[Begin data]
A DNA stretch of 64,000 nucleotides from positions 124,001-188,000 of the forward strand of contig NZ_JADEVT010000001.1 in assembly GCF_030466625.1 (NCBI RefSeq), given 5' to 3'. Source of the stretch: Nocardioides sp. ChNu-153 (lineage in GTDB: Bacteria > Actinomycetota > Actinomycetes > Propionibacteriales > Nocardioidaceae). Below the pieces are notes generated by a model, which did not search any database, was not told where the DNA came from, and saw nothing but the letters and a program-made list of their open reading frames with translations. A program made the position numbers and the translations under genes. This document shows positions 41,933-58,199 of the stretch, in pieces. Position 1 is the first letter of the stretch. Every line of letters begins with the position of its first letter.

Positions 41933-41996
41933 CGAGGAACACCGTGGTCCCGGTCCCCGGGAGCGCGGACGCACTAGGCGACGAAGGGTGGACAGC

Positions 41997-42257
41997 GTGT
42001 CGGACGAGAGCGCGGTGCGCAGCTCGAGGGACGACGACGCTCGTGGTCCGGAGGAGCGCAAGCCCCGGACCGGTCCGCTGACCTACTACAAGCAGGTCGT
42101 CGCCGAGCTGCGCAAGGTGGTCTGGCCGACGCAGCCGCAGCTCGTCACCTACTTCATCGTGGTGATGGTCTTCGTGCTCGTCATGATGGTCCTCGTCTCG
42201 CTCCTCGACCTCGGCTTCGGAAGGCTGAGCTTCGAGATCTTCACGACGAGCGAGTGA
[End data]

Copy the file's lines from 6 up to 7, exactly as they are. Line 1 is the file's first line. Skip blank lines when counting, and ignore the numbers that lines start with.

42001 CGGACGAGAGCGCGGTGCGCAGCTCGAGGGACGACGACGCTCGTGGTCCGGAGGAGCGCAAGCCCCGGACCGGTCCGCTGACCTACTACAAGCAGGTCGT
42101 CGCCGAGCTGCGCAAGGTGGTCTGGCCGACGCAGCCGCAGCTCGTCACCTACTTCATCGTGGTGATGGTCTTCGTGCTCGTCATGATGGTCCTCGTCTCG